Neither will be good: Ajit Pai is a trenchant disciple of neoliberal economic theory, and pretty much sees all regulation as bad regulation; Mike O’Rielly, who helped write the Telecommunications Act of 1996 (though tellingly does not crow about it), is pretty much the same. But O’Rielly’s crusade to eliminate unlicensed broadcasting from the nation’s airwaves has gotten a significant boost with this election. Continue reading “A Trump FCC and Pirate Radio: Prepare for Struggle”
The FCC is currently considering a proposed rulemaking to radically change the content of the public files maintained by broadcast stations. Within the last few years, the agency has deliberated and approved changes in the way public files must be kept: everything’s moving online now, which will ostensibly make both maintaining and browsing public files easier on broadcasters and the viewing/listening public.
The migration of public files online is happening gradually; television stations went first and now radio stations are following on. Radio stations in the top 50 markets must make their public files available online by no later than June 24th. Public files contain a plethora of information about any given station; for commercial broadcasters, this includes station engineering specifications, hiring practices, political/public-interest programming, and correspondence with the public directly. Continue reading “Removing the Public From Public Files”
This year has been fairly unremarkable regarding the FCC’s unlicensed broadcast efforts: just 111 actions against a few dozen stations across 10 states. However, the overwhelming majority (76%) of enforcement efforts this year have been have been focused on the FM dials of New York and New Jersey. This is a clear sign of the broadcast industry’s active involvement in the enforcement process, acting as a conduit for complaints on which the FCC follows up.
That said, enforcement tactics remain almost wholly administrative. Only five Notices of Apparent Liability totalling $70,000 have been issued this year, while just one fine of $20,000 has been levied against a pirate radio operator. In every case, the FCC built up at least six months’ of evidence; in some instances (particularly involving pirates facing threats of fines in New Jersey), the unlicensed broadcasters have been on the agency’s radar since 2012. Continue reading “FCC Pirate Radio Enforcement Drops to 2004 Levels”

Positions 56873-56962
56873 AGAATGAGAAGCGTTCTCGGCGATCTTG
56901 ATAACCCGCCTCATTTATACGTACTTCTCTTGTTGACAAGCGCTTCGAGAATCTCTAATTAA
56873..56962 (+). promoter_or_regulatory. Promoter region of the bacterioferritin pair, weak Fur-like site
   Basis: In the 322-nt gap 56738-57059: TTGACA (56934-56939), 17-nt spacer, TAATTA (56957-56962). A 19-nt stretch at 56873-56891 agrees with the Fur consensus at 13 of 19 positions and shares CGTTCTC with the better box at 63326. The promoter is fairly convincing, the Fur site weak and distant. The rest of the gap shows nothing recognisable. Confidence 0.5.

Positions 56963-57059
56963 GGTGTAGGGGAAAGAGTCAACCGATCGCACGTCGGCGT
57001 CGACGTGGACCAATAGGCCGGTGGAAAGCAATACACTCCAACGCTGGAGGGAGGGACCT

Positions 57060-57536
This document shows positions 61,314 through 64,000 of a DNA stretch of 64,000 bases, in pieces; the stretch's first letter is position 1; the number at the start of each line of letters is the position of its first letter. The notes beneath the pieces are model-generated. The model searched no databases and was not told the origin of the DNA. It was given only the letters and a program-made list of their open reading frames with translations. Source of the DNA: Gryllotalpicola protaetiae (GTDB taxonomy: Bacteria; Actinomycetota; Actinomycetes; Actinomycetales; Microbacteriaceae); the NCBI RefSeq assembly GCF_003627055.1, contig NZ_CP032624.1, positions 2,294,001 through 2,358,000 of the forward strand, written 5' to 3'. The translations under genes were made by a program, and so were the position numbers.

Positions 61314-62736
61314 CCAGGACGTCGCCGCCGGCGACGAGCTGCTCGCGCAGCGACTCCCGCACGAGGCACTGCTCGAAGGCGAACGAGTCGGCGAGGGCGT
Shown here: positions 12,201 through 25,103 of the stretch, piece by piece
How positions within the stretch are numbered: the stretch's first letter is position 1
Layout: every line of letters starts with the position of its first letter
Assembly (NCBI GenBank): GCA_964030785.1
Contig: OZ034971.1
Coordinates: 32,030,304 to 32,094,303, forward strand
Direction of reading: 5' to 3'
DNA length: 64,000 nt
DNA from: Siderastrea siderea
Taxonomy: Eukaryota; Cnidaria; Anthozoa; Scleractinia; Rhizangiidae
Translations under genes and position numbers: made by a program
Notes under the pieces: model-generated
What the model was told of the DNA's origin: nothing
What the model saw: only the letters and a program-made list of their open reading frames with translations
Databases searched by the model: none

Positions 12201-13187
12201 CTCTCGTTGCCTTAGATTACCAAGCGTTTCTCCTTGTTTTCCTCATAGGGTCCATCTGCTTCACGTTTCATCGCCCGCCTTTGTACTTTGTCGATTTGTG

At the close of business last Friday, and with little fanfare, the FCC released its first AM revitalization Report and Order. This rulemaking began two years ago and the most significant outcomes have little to do with the AM band itself.
Comparing the FCC’s proposed rulemaking to the R&O shows that most of the agency’s initial proposals will be enacted. This includes things like allowing for more flexbility on interference calculations and protections, antenna siting and design, the option to use analog transmission protocols that are more energy-efficent, and increased utilization of AM’s expanded band channels. But the meat of the R&O involvews developments regarding the FM band and the utter lack of comment on a digital strategy for AM. Continue reading “AM Revitalization Order Released”
Last week, the FCC announced changes to its contest disclosure regulations, first crafted in 1976. The changes allow stations to disclose contest rules either on the air or online.
This is the culmination of a Petition for Rulemaking first filed by Entercom in 2012, which the FCC didn’t officially start ruminating on until last December. The proposal attracted fewer than 20 comments, most of them being broadcast companies and state broadcasters’ associations (although NPR was also in the mix) and all of whom supported the proposal. Continue reading “FCC Revises Contest Disclosure Rules; Music and Sports Payola Next?”
The House Subcommittee on Communications and Technology had members of the FCC in for three hours of grilling a couple of weeks ago under the rubric of “continued oversight,” which is a fancy way of saying “giving members a chance to grandstand on pet issues.”
Subjects like the FCC’s plans to repurpose DTV spectrum for wireless broadband, reform communications subsidy programs, and the protection of net neutrality got the most attention, but questions of the FCC’s enforcement capabilities and how pirate radio fits into the mix did arise. Continue reading “Future Enforcement: Questions of Money and Will”